So I did. In late 2018, I wrote my first draft of what became Queerly Beloved. It’s a rom-com about Amy, a lesbian in Oklahoma who finds love while navigating heteronormativity and homophobia as a baker, bartender, and bridesmaid-for-hire. And because I wanted to highlight a time in queer history that seemed to be passed over in the literary world, I set Queerly Beloved in the mid-2010s, where Amy’s job in the wedding industry collides with nuanced conversations about same-sex marriage and the fight for queer liberation. And spoiler alert: Amy gets her happily ever after.
I’m lucky to be in fantastic company, as the LGBTQ+ romance and rom-com scene is full of phenomenal books this year. I wouldn’t have believed the wealth of queer happy endings on bookshelves today if you’d predicted it even a few years ago. If I’d had a vision of this future way back in 2010 when I met my wife, perhaps it would have given me a little more confidence in how my own story would turn out.
The joyous explosion of queer rom-coms and progress in the fight for LGBTQ+ rights hasn’t come without a terrifying backlash, however. I’ve spent the past couple of years torn between elation at seeing LGBTQ+ love stories in popular media and terror at the quickly growing number of “don’t say gay” bills and legislation to block young people from discovering LGBTQ+ stories in many states across the country. This isn’t an attempt to shield children from “sexual content”. How many books did I read in school that featured straight couples with happy endings? How often was I told to imagine my future relationship with a husband? No, this is an effort to legislate LGBTQ+ people out of existence. And as any queer person who made it through their whole childhood without reading or learning about queer people in the classroom can tell you, it won’t work.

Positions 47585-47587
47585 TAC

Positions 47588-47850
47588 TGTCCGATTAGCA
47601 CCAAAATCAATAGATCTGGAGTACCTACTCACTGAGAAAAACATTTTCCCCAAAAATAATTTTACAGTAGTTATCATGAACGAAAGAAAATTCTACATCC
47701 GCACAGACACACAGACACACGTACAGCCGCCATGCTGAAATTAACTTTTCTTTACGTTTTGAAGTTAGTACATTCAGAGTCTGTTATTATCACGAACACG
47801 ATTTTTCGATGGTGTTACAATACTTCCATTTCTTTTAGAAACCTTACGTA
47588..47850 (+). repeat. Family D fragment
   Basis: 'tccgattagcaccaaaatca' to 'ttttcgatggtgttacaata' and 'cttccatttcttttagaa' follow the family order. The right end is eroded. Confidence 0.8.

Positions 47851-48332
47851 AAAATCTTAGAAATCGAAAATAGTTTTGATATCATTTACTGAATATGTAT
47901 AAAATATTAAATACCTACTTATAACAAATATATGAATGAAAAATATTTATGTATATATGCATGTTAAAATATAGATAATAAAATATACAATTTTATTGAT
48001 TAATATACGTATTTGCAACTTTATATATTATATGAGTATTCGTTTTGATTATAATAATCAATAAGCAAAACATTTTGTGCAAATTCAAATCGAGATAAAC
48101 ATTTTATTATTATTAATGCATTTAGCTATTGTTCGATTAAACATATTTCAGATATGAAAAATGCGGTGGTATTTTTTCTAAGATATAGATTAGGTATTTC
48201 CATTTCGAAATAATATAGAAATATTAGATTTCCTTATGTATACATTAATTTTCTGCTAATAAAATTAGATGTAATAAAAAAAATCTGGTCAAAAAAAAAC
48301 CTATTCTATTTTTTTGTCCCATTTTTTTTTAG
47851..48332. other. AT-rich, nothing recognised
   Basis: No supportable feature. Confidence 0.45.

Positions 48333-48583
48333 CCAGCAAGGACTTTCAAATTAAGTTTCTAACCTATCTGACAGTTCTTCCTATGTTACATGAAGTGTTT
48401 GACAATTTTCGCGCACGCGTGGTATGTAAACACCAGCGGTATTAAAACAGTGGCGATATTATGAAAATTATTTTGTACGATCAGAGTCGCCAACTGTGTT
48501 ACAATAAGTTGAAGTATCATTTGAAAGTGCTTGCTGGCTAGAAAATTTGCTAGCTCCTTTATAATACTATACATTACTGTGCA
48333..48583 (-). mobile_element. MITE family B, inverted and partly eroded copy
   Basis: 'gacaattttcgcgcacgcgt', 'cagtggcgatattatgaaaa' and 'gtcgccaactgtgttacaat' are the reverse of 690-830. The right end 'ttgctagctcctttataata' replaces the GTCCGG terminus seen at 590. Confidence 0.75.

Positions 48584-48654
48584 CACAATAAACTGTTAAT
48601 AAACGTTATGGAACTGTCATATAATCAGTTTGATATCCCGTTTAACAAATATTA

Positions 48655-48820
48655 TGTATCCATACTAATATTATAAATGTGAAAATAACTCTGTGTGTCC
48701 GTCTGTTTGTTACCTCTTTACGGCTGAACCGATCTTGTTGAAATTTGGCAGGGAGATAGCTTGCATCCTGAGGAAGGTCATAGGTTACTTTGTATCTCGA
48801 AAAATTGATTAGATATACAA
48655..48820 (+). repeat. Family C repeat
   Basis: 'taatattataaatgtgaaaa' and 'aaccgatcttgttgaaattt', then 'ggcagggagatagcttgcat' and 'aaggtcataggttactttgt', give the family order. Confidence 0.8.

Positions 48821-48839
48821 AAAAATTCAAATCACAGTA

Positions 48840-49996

As my story illustrates, a dearth of queer literature can’t stop folks from being queer or finding love. But it can certainly make their road to self-discovery more difficult to traverse, and I worry every day about the young lives we will lose to homophobia in state and local communities. There’s an immense danger in making queer kids believe their very existence is illegal and their potential for finding joy is slim-to-none. Queer role models, hopeful stories, and opportunities to openly share and explore their identities is absolutely crucial for LGBTQ+ youth to make their way to adulthood.
The literary world must fight back against book bans and legislation that aims to silence the voices of LGBTQ+ youth, educators, and advocates. The coordinated attack on free speech, world-expanding books, and diverse perspectives must be met with a fierce outcry to protect young people from closed-minded bigotry. It’s not too late to stop this regressive wave from becoming the norm in schools and communities across the country. Whether or not you identify as LGBTQ+, I hope you’ll join me in calling on your legislators to stand with their queer constituents and make sure all kinds of characters can find their happy endings.
Queerly Beloved by Susie Dumond is available via Dial Press.